You do not need a definite or indefinite article when referring to certain roles in English! I've just now realised. It WOULD sound odd to say "The man is still teacher." But any powerful position sounds fine. "He is still king! He is still colonel. She is still president." Weird.
It is cases where the position is "inherently definite", that is, where in typical uses, within the context of the conversation, there can be only one entity so described so the name of the occupation can stand in as the name of the person.
One of the ways languages that mark definiteness differ is in what they do with inherently definite phrases and what the lack of any marking signifies. In English the unmarked noun is typically understood to be definite, so "I am janitor" sounds weird in English unless you are saying that there is only one janitor and you are he, whereas in German it is typically understood to be indefinite, so this is the usual way to say you are a janitor, this is your occupation.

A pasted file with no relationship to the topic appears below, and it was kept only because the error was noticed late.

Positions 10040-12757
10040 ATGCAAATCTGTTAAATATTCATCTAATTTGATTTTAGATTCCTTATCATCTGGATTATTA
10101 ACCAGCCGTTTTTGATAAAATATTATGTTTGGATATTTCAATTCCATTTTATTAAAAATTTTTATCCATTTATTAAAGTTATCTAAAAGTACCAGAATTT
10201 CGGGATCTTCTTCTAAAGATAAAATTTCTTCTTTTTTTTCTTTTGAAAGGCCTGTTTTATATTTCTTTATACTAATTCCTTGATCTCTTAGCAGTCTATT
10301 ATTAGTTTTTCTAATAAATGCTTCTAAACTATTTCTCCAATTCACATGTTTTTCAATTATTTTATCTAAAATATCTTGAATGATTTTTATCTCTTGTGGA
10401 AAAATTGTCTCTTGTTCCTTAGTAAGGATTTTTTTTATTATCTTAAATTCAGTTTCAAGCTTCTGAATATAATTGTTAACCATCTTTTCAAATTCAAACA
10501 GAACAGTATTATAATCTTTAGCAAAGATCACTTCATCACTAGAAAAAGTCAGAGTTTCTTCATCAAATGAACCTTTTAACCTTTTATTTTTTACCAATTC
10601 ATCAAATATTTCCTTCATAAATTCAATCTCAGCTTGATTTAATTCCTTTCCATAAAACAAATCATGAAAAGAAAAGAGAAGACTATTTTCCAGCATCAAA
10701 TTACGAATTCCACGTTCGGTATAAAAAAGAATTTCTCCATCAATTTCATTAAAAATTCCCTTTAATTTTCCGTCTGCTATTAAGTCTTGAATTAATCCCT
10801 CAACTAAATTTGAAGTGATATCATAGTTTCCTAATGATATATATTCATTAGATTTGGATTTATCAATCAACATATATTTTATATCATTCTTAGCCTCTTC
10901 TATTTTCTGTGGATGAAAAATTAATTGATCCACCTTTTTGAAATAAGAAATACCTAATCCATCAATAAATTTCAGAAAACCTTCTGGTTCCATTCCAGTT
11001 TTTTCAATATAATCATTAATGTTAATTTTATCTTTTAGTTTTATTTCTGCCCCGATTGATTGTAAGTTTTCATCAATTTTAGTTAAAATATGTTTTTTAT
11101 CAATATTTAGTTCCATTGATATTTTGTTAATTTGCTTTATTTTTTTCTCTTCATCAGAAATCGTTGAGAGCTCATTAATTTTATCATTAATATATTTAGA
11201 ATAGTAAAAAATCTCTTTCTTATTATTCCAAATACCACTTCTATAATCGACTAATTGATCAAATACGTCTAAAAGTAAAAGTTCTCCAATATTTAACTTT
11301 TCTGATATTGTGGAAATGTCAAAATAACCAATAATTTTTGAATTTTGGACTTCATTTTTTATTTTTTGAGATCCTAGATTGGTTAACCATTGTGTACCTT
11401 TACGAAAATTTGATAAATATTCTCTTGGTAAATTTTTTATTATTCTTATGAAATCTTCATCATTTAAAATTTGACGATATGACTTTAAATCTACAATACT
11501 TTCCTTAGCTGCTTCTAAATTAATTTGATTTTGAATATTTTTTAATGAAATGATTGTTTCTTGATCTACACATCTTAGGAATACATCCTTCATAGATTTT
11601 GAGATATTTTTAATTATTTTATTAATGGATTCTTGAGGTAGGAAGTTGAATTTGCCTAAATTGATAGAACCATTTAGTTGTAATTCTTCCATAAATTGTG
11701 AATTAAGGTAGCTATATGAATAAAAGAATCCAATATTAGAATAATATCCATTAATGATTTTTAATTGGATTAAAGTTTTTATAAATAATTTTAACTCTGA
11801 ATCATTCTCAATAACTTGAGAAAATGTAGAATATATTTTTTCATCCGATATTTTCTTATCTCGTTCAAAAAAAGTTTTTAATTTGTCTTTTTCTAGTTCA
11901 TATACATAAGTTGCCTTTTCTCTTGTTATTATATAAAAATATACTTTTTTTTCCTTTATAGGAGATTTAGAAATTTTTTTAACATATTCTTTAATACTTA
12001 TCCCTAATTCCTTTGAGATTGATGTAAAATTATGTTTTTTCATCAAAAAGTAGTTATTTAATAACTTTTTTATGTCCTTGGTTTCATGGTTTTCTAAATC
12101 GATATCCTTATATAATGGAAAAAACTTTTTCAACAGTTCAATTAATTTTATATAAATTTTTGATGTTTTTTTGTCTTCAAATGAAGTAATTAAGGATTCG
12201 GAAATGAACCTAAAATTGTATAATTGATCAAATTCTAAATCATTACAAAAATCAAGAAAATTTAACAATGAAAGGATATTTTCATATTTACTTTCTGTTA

It really doesn't matter if there's "no reason to use the zero article". Native speakers say this all the time, and it sounds and is perfectly grammatical. In fact, I personally think there is a difference between the two: "He is still the mayor" would suggest the mayorship as the topic, and "he is still mayor" suggests more to me that he is the topic.
on top of that<sub>/</sub> weiterhin this does not fit very well, but in certain situations maybe it could be fine.
I will advise you to look up the word "noch" in the Duden. (www.duden.de) "Noch" is used in many ways and this word has many functions. --> Adverb, particle, konjugtion
"weiterhin" is only an adverb.~ in addition or in future, both meanings are possible.